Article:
Clicking on the link brought users to a special "Current Events" page, which listed major news sources and cached articles from major news sources, as well as the home pages of United Airlines and American Airlines, both of which were difficult or impossible for many web users to reach.
New Google "Current Events" page leading to news sources and
relevant cached web pages.
About four hours after the attacks, other search services also began making significant alterations. AltaVista was already ahead of its competitors in providing relevant links right in its results, but the service added a special "news" search box right at the top of its home page, to better direct users to its news specific results.
Special "News Search" box added to AltaVista home page,
four hours after the attacks.
By six hours after the attack, the majority of AltaVista's "above the fold" area at the very top of the home page was devoted to the attacks, along with a phone number on how people could donate blood.
News dominates the AltaVista home page, six hours after the attacks.
At Yahoo, about four hours after the disaster, the "mantle" box was changed to put information about the attacks on the home page. That box normally promotes things like shopping and auctions. It was replaced so that, as at AltaVista, the disaster was the dominate page element.
Yahoo brings prominently positions news coverage about four hours after the attacks.
In contrast, at the same time, coverage at Lycos was harder to spot. No above the fold positioning was conducted. Instead, the site looked fairly normal, though it did contain several links to coverage.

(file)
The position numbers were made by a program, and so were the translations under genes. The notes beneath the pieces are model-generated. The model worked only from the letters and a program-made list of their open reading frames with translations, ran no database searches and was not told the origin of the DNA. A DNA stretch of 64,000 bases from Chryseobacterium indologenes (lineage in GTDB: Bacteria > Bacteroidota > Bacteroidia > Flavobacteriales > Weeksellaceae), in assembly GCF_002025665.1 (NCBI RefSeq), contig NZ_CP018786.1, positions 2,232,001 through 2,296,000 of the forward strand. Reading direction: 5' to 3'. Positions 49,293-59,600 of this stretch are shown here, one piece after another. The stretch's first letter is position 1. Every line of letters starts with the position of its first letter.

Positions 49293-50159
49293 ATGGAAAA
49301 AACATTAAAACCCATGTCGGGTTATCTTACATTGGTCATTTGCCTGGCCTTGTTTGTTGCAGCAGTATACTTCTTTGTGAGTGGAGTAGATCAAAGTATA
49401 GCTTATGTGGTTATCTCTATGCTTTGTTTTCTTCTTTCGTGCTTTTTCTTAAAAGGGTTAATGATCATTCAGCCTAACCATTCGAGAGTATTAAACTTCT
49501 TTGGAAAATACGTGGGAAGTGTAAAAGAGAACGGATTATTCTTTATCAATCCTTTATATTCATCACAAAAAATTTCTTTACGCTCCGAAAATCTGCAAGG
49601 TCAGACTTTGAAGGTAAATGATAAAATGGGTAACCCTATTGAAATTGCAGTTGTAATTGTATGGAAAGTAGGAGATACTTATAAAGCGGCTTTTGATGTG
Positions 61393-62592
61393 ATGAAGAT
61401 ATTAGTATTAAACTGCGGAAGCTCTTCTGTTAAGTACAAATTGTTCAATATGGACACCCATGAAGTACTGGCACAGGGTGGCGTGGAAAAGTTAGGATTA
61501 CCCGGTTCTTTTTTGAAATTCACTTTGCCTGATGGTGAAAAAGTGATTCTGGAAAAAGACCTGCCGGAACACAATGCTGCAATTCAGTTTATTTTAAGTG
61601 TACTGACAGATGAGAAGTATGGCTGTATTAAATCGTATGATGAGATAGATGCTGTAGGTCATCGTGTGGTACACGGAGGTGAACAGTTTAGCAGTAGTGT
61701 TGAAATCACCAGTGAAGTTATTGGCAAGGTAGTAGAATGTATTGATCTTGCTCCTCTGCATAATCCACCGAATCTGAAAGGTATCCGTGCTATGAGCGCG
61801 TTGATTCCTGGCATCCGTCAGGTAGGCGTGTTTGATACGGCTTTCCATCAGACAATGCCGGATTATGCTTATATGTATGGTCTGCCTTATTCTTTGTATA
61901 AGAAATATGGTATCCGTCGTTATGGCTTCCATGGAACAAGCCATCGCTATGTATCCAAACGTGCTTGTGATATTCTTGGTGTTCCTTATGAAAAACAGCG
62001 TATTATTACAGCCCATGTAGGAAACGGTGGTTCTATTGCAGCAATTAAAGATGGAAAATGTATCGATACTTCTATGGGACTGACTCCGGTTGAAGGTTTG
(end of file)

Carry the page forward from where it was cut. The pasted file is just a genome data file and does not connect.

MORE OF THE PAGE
Lycos home page, with links to coverage of the attacks.
MSN home page, with links to coverage of the attacks.
Over at MSN, the same situation as with Lycos was true. Four hours after the attack, the front page had been altered -- and more substantially than with Lycos -- but not to the extent as with places like Yahoo or AltaVista.
Fixing The Results
How about the all important results pages? At Yahoo, the first major link lead to its news coverage, while the remainder of the page stayed "normal," in that no results were relevant to the disaster.
Yahoo results, four hours after the attack, with link to news coverage.
Over at Lycos, the results hadn't changed at all. There was absolutely nothing to indicate a terrorist attack had occurred, in response to a search on "world trade center," four hours after the attack.
Ask Jeeves, which should have been right on top of this type of search need, was no better four hours afterwards. The search engine made its name by having human editors review and compile relevant links to come up for top searches. Four hours after the attacks, no such links were seen. Nor had the home page been altered in any way.
Things changed at Ask Jeeves by six hours after the attack. A new link had been added just under the search box, on the home page: "Get the latest news on America Under Seige (sic)." In turn, this brought up a special results page. Similar relevant links also began appearing in response to a search for "world trade center."
Ask Jeeves results, six hours after the attack.
An Ask Jeeves spokesperson also said that all travel ads were removed from the site, as deemed as inappropriate, given the hijackings.
Inktomi, which provides the main results that appear at iWon and which also appear at other search engines, said it "stuffed" some queries by the fourth hour after the attack, so that at least one relevant link would appear in response to searches about the attack.